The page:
As if we needed more evidence that the Democrats’ move to the left is going to destroy their chances in the mid-terms, we got more of it this morning.
The biggest message came in New Jersey where Gov. Phil Murphy was expected to cruise to victory. Last week, NPR touted Murphy as a Bernie Sanders Democrat who embraced a host of progressive policies and held a commanding lead in the polls. To quote the Morning Edition piece, “Murphy accomplished almost everything he campaigned on four years ago. He’s now considered the most progressive governor in the country. He raised taxes on millionaires, made community colleges free for those who can’t afford them, raised the minimum wage and kick-started a wind energy sector that now leads the region.” (My emphasis added.)
This morning Murphy is in a dead heat and in a fight for his political life against an opponent who was obscure, until now. And this in a state that is as blue as they come.
Meanwhile, in Virginia the Democrats’ nightmare has come true. Terry McAuliffe lost a race in which he started with a commanding lead. A big reason is that he underperformed in the suburbs where Democrats were hoping that repulsion to Donald Trump would become cemented as support for Democrats. But the Republican Glenn Youngkin kept his distance from Trump and came off like a traditional Republican. Given the choice of the kind of Republican who looked like them, they voted for him.
And what little good news there was turns out to be just more evidence that the party should move to the middle. Eric Adams, as expected, won an overwhelming victory to become the next Mayor of New York. Adams’ victory was assured when he won the Democratic primary against opponents who all lined up to his left. Adams, a former cop, focussed on crime.
Democrats also dodged a bullet in Minneapolis where voters rejected a city charter amendment that would have abolished the police department. That amendment had more support among white liberals than it did among Black residents — another telling indication of how affluent white liberals are leading the party astray.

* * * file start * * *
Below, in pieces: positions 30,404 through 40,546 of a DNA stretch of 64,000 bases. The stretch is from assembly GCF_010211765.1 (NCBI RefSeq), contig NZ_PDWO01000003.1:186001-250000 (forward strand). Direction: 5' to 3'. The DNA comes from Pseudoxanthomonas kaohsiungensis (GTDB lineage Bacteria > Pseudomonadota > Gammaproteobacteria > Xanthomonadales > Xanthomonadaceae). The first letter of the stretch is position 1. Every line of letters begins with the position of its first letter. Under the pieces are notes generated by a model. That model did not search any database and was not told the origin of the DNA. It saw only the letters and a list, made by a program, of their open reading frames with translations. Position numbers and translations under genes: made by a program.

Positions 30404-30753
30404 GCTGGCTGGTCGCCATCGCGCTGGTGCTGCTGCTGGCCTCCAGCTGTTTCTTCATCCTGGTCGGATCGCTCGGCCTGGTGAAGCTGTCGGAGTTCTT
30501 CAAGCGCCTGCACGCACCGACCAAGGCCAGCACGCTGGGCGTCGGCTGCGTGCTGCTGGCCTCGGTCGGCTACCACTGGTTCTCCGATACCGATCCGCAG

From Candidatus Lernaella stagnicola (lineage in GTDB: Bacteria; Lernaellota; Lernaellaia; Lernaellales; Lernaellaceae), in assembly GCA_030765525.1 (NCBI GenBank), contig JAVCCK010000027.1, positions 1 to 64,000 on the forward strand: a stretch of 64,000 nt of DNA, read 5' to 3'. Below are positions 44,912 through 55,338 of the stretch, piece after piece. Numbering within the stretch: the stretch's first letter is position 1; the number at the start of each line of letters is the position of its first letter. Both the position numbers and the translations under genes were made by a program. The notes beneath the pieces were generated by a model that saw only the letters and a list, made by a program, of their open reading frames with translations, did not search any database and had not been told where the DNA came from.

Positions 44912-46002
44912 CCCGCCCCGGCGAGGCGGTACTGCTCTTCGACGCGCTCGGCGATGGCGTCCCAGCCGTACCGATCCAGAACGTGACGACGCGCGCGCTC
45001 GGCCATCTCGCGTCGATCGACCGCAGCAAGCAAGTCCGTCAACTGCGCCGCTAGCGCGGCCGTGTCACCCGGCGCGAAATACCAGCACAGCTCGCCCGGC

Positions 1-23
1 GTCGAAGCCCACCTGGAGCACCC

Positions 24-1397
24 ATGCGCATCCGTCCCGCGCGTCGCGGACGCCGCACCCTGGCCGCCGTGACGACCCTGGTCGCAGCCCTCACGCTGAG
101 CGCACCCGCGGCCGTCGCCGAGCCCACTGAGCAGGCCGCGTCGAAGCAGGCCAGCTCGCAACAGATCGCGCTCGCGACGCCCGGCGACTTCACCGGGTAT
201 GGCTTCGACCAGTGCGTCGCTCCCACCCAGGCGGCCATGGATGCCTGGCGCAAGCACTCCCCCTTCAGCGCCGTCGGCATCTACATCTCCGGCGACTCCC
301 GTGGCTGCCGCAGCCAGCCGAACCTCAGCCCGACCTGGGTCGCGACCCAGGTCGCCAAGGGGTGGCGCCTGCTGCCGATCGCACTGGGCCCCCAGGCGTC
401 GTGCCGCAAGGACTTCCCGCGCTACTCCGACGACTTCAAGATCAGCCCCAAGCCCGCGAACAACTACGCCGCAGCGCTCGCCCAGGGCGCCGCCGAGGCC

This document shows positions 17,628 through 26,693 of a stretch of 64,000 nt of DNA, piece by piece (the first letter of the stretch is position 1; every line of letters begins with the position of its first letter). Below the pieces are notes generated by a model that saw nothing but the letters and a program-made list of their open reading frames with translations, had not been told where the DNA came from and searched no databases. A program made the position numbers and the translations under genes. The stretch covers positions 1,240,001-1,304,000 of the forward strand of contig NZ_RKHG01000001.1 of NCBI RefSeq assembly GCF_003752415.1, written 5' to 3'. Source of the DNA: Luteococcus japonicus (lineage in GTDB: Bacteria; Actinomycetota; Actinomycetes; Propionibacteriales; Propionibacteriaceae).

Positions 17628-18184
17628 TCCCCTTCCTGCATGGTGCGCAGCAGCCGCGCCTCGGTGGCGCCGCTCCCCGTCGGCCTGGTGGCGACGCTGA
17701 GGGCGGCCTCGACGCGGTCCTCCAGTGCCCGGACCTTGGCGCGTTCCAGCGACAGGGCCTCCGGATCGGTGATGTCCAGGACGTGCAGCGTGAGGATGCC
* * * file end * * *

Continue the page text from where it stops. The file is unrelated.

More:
Back to Virginia for a moment. To the extent that it was about issues, McAuliffe was hurt by three of them. First, Democrats can’t seem to get anything done in Washington. That’s largely due to the progressives’ holding the bipartisan infrastructure bill, which could have passed months ago, hostage to their big social and climate spending plan. Yesterday, I shared my growing frustration with moderate Sen. Joe Manchin, but that was late in the game. The left owns this mess. They should have passed the infrastructure bill and worked to get Manchin’s support on the other bill in a separate process.
Second, was Afghanistan. McAuliffe’s numbers started to take a dive in September as the disastrous withdrawal was playing out. My view was that it was a mistake to leave in the first place and a terrible mistake to leave when and how we did. But getting out of the country was a priority for the left.
And the third issue that hurt the Dems was education. They’re badly misreading and misplaying this whole issue of Critical Race Theory, The official party line is that CRT isn’t taught in the public schools, that it’s just some obscure graduate school seminar topic. But that’s nowhere near true. While something called CRT is not taught in schools, some of the concepts are most definitely there.
Moreover, the reaction among voters isn’t necessarily based on what’s actually being taught to their kids. I agree that Republicans are making more of that than it is. Instead, it’s a more general reaction against the concepts of CRT that voters hear about in news outlets or in mandatory training programs at work or from their college aged kids or in other places. The idea that people should be designated as oppressors or oppressed based solely on their skin color is out there, the Democrats are associated with it — and people hate it.
As CNN commentator Chris Cillizza put it yesterday, “Youngkin has molded a debate mistake by McAuliffe (“I don’t think parents should be telling schools what they should teach,” the Democrat said) into a broader indictment of woke culture, critical race theory and perceived overreach by the government in regard to Covid-19 mitigation measures in schools.”
The Democrats can still pull themselves out of this nose dive. They can pass the infrastructure bill tomorrow and some form of the social/climate bill whenever they can pull the votes together. The economy should be humming a year from now as the supply chain gets sorted out and COVID retreats even further. Wages are going up faster than prices. We can hope that inflationary pressures are mostly due to that supply chain bottleneck. And, assuming there are no new terrorist attacks born there (a big assumption), Afghanistan will be a distant memory
So, it could be that last night will be nothing more than a wake up call that will get the Democrats on the better, more moderate, track. The first indication will be whether or not this frees up the infrastructure bill. If this doesn’t make the hard-left move, nothing will.
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